Updated: Jan 5, 2020
The practice of truthfulness
I have loved the journey of the 8 limb path. Deepening my practice by learning the ethical and moral principles of the path have truly enriched my life this year.
In Yoga, satya is one of five yamas which is part of the 8 limb path. The yamas are made up of 5 different moral restraints and satya, the second yama, is known as the virtuous restraint from falsehood and falsification of reality in your expressions and actions.
Over the last year I started diving into the 8 limb path more and more. When I went through yoga teacher training one of my teachers suggested practicing each of the limbs. She said you could just pick any of them that resonated with you at that time or go through them in order. However you decide to do it, you quickly learn that once you start on any of the limbs that they all flow and work together through you simultaneously. And once they start intertwining, the magic really happens.
Once I decided to devote myself to Satya, I started to realize how often I am dishonest. And not necessarily outwardly to others- but often I can be inwardly dishonest with myself. And really... I am still practicing daily, and I will probably always be working at it... because it is hard. Like, really hard. And at times I found it can be very uncomfortable. But, I have already started to understand what comes with practicing truthfulness and how beneficial it has been to start getting really honest in my life.
Practicing truthfulness happens in so many different ways.
Truthfulness in expressions:
Speaking the truth. This may sound elementary, but how often do we blatantly lie? Here is an example I think we can all relate to. How many times have you said, "Yes. I will be there." While the intention is good, you know you won't be there. So then the lie transforms into another lie down the road into, "Sorry, I actually can't make it because..." We have all done it! But for me, when it came down to it- this caused a lot of REAL pain for me this year.
Having good intentions on commitments is really nice, following through with those commitments is another thing. Not all the time, but more times than I care to admit, this year I found myself not only lying to people who were really important to me, but I was lying to myself. Overcommitting, over promising and causing myself a LOT of unnecessary stress and anxiety when I knew in my heart of all hearts I should just say no to some things. I am a people pleaser. Plain and simple, we all want to make each other happy. We all want to do it all, and be at all the things for everyone, all the time. But a truth I learned this year was, you can't make everyone happy, and you can't be everywhere and be everything for everyone- but more importantly, I learned that none of those things are my job. My job is to be honest.
So, I felt the pain of letting people down this year. I also felt the pain of wanting to do certain things and having to say no. I felt sadness and disappointment from people who mattered to me. And I cried this year and worked through some hard conversations with my loved ones.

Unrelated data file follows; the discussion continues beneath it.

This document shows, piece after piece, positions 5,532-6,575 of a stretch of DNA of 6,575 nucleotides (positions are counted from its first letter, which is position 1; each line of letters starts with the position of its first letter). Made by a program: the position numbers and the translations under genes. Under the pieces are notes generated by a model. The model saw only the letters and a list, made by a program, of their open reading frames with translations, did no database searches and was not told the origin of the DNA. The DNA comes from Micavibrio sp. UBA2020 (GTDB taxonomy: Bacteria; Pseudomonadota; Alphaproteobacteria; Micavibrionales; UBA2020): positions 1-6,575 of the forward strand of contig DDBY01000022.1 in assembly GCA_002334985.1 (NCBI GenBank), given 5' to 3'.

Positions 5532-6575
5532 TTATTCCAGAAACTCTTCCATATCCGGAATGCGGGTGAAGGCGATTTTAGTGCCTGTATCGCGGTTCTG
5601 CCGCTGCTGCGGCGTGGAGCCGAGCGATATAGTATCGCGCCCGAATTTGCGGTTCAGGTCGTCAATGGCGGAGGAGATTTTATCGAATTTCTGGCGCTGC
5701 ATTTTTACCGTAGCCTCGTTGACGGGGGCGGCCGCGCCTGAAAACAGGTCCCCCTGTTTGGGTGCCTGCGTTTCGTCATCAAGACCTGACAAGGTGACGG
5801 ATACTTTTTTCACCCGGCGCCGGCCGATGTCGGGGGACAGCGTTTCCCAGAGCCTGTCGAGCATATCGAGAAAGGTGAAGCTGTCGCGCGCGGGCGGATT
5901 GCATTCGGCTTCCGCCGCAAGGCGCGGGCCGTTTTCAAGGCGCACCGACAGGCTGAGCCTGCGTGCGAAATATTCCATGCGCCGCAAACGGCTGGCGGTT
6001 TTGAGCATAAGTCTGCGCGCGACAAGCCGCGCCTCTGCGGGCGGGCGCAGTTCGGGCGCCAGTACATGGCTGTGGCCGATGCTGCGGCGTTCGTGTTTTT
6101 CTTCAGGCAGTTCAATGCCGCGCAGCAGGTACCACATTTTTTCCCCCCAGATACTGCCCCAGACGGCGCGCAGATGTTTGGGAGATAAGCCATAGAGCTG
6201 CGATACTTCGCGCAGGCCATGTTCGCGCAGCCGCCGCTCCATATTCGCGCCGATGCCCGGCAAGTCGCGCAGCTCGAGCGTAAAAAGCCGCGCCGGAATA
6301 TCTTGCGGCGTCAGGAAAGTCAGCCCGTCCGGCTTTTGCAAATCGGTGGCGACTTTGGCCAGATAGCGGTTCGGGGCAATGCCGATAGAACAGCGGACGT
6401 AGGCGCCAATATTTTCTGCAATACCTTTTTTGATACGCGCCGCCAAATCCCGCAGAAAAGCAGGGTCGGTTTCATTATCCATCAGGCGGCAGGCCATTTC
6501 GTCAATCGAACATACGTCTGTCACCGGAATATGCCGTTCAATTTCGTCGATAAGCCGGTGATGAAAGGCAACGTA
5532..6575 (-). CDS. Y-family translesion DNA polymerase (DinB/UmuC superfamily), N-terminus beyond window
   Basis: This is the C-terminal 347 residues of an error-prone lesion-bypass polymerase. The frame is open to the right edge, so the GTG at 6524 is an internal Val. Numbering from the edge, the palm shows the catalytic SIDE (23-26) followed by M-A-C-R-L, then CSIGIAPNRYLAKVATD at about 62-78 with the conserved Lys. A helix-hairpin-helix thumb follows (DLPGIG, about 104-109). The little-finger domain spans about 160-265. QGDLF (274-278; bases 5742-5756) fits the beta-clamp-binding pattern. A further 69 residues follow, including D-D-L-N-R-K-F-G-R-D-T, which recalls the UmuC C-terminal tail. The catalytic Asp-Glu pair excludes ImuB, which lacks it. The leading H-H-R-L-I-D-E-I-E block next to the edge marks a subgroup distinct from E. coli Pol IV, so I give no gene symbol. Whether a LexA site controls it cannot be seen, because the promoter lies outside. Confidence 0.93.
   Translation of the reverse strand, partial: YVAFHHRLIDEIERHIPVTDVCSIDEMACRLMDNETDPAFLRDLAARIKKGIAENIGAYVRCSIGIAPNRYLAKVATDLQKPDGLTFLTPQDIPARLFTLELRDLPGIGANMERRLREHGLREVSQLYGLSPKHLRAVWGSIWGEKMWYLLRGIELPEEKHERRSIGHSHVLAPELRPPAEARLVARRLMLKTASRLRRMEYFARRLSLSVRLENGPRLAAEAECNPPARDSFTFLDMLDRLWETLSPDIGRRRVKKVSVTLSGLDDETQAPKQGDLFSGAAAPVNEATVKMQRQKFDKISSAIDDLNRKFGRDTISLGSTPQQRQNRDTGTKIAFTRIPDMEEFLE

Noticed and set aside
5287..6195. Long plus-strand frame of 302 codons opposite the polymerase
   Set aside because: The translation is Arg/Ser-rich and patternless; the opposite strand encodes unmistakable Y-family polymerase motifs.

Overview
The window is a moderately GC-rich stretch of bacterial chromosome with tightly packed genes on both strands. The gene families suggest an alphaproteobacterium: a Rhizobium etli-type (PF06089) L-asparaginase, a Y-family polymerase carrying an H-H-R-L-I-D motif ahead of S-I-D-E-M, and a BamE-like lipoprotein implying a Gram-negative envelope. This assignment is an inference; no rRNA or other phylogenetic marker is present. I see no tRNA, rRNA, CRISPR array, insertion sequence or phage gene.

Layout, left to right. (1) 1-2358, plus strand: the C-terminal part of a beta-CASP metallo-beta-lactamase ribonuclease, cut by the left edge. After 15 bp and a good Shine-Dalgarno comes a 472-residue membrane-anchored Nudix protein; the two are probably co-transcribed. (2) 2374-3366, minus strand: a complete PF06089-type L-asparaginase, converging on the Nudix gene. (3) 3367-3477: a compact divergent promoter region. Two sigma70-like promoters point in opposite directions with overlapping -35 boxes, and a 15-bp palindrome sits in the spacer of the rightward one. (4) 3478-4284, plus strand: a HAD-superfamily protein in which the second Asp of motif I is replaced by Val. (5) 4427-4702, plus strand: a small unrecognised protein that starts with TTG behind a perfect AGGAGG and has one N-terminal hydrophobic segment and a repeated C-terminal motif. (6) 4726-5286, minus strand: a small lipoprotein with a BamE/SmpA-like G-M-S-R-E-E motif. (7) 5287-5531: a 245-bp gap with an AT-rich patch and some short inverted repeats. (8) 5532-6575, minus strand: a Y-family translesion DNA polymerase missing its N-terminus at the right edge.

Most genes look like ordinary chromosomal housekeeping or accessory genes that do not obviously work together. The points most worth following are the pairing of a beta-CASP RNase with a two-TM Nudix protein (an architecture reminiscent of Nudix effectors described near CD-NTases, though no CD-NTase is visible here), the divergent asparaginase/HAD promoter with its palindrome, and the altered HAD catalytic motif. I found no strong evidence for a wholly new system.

But then I learned the value of being honest with myself and how I was actually spending my time. I have started to learn that my time is important, and that I get to choose how I spend it. I learned that the people who I am honest with understand why I have to say no to things.
Sometimes, we know the other person will be hurt if we say no, so habitually we say yes. But how much pain and anguish would we save ourselves and others by just being honest in a moment? It's okay to say no when you are overcommitted for the day. It's also okay to just say no because you don't want to do something. And if you are really just being honest and the other person's feelings get hurt... It will be okay. There is an understanding that happens somewhere in between hurt feelings and truthfulness. But that understanding can't begin to exist without honesty.
Truthfulness in your actions:
I love when I can feel the magic of everything intertwining. Like the intertwining of satya with my intention of living a healthy lifestyle. Trying to make healthy decisions for my body brought me face to face with exactly how dishonest I was about my actual intentions.
I DO care about my physical health and I also care about exercise very much...but, I also love potato chips, pizza, beer and wine.... like, a lot.
So, while practicing satya, I started thinking about that intention and thought about what I have been doing to my body through years of consumption. 3 years ago Ahimsa and Sayta started intertwining themselves in my life. Ahimsa is the practice of non-violence, and the first yama. (Maybe I will revisit Ahimsa and my journey with that in another post, but you can read more about Ahimsa in this awesome article by Rina Deshpande.) Ahimsa and Satya were working side by side for me when I started questioning how I could love the beauty of nature and it's creatures so much, yet I chose to eat animals? The intertwining of the first two yamas happened before I even knew what yamas were! It was kind of cool to see that I was already becoming conscious of these things before I started the actual practice and learning about the 8 limb path.
How often are our intentions and our actions really aligned with one another?
One big realization I have had with truthfulness in my actions has been my relationship with alcohol. This has been a HUGE life changing event that has happened FOR ME during this devotion to satya. You can read more about that here when the post is complete.
Practicing satya can happen in the smallest moments of honesty with yourself, but those moments of truthfulness can cause giant ripple effects in your life. These are just some of my recent experiences with satya. I would love to hear yours!